Introduction Ticagrelor, an orally administered, direct acting, reversible P2Y12 receptor inhibitor, provides faster onset and greater levels of platelet inhibition when compared to clopidogrel. Current data indicates a reduced antiplatelet effect in STEMI. We sought to determine the early pharmacokinetic (PK) and pharmacodynamic (PD) effect of ticagrelor loading doses administered to patients undergoing PCI for STEMI and NSTEMI.
Methods This is a single centre non-randomised study. P2Y12 naive patients presenting with STEMI or NSTEMI were considered for inclusion. All patients gave informed consent. Enrolled patients were administered a loading dose of aspirin 300 mg and ticagrelor 180 mg prior to PCI. Blood was sampled at 20 min, coronary balloon time, 1 hour and 4 hours after loading.
PD results are expressed as P2Y12 reaction units (PRU) and were assessed using VerifyNow. A PRU>208 indicates a sub-optimal antiplatelet response.
PK properties were assessed by measuring plasma concentration of ticagrelor parent compound (T-PC) and active metabolite (T-AM) using liquid chromatography in tandem with mass spectrometry. The lower limits of quantification of T-PC and its active metabolite, AR-C124910XX (T-AM) are 1 ng/ml and 2.5 ng/ml respectively.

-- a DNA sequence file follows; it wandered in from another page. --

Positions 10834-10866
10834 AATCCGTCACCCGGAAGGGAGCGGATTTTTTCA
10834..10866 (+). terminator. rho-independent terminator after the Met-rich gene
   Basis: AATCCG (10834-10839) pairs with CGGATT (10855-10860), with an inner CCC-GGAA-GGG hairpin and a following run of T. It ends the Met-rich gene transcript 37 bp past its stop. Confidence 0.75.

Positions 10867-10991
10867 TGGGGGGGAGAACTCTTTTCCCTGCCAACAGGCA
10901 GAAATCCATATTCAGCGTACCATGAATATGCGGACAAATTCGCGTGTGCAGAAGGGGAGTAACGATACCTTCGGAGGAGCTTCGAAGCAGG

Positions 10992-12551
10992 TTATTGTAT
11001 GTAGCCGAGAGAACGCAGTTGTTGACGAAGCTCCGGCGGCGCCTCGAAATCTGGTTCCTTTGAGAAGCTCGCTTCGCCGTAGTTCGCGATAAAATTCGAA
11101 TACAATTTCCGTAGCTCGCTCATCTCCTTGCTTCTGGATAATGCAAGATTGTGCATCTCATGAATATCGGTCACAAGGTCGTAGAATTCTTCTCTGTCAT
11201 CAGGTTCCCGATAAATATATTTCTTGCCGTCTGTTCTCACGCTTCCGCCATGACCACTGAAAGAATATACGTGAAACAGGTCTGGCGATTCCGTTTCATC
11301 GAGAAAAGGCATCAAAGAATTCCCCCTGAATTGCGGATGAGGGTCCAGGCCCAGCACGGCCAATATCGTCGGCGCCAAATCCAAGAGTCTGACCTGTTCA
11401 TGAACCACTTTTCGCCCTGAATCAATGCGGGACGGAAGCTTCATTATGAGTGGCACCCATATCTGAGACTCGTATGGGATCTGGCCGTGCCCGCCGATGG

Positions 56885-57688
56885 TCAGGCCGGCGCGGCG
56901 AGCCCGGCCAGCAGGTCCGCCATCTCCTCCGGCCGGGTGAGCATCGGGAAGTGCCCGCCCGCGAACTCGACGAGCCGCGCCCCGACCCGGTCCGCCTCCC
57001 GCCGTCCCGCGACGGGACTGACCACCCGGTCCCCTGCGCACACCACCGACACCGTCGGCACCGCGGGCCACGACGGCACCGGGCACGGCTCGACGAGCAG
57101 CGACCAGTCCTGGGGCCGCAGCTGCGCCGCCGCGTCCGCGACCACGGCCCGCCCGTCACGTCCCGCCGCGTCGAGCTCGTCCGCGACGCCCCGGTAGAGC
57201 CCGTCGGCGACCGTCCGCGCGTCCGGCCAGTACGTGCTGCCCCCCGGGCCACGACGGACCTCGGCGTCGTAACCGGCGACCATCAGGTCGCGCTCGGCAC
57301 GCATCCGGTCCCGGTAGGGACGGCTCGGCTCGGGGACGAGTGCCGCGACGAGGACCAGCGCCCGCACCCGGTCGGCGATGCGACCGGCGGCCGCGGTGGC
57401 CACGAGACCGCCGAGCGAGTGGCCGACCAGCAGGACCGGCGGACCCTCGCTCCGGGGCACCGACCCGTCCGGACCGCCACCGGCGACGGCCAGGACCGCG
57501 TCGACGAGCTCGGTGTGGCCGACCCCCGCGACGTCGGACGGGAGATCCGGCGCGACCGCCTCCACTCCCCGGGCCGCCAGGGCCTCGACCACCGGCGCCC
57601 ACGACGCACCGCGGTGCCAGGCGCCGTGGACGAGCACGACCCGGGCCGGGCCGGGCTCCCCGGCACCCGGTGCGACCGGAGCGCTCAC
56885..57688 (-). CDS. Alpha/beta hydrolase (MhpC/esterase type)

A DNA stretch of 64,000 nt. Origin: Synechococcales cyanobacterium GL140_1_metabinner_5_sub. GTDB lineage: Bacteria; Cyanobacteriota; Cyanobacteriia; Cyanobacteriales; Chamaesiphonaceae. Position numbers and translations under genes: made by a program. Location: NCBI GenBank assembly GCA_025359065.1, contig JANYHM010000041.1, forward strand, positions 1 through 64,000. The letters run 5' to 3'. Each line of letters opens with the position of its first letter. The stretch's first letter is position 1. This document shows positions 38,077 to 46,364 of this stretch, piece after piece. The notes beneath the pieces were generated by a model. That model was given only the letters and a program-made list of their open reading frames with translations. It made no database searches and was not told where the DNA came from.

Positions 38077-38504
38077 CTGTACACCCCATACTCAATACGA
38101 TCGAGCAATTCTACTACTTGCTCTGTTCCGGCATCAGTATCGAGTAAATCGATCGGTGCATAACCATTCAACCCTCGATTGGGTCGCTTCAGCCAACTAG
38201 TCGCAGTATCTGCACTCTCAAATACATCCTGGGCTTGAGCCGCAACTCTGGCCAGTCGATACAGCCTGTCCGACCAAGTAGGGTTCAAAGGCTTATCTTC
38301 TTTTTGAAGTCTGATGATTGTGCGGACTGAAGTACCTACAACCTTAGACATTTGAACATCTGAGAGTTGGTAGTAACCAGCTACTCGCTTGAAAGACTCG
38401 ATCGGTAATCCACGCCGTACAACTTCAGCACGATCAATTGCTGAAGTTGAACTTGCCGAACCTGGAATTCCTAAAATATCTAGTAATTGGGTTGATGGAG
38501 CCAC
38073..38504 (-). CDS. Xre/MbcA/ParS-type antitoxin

PRU and plasma concentrations over time were tested between the two groups using 2-way ANOVA. p<0.05 was considered significant.
Results 30 patients (15 STEMI/15 NSTEMI) were recruited. Baseline characteristics are described in Table 1.
PD analysis In STEMI patients high residual platelet reactivity is seen at 20 min following administration of ticagrelor 180 mg (256±13.1), an attenuated effect is also observed at 4 hours. However, in our NSTEMI patients, a marked and rapid antiplatelet effect is seen at all time points (figure 1).
PK analysis Low plasma concentrations of T-PC are observed in STEMI vs NSTEMI patients; (9.0±4.1) vs (22.8±10.3), p=0.225 and this trend continues until 4 hours. A similar trend is noted for T-AM concentrations (figure 2).
Conclusion Ticagrelor, in STEMI does not provide adequate P2Y12 inhibition at the point of reperfusion. In contrast platelet inhibition is significantly more rapid in patients with NSTEMI. Although a directly acting P2Y12 inhibitor that can exert an antiplatelet effect independent of metabolic biotransformation, ticagrelor is still reliant upon absorption via the gastrointestinal (GI) tract. The sub-therapeutic PRU and plasma concentrations of both T-PC and T-AM indicate that GI absorption is an important determinant of the onset of action and clinical efficacy of ticagrelor during the acute phase of a STEMI. GI absorption may be further impaired by co-administration of morphine.
Modification of formulation e.g administration of chewed/orodispersible tablets or an intravenous agent (cangrelor) could help to overcome delayed GI absorption and provide adequate levels of platelet inhibition during the acute phase of presentation in STEMI patients.
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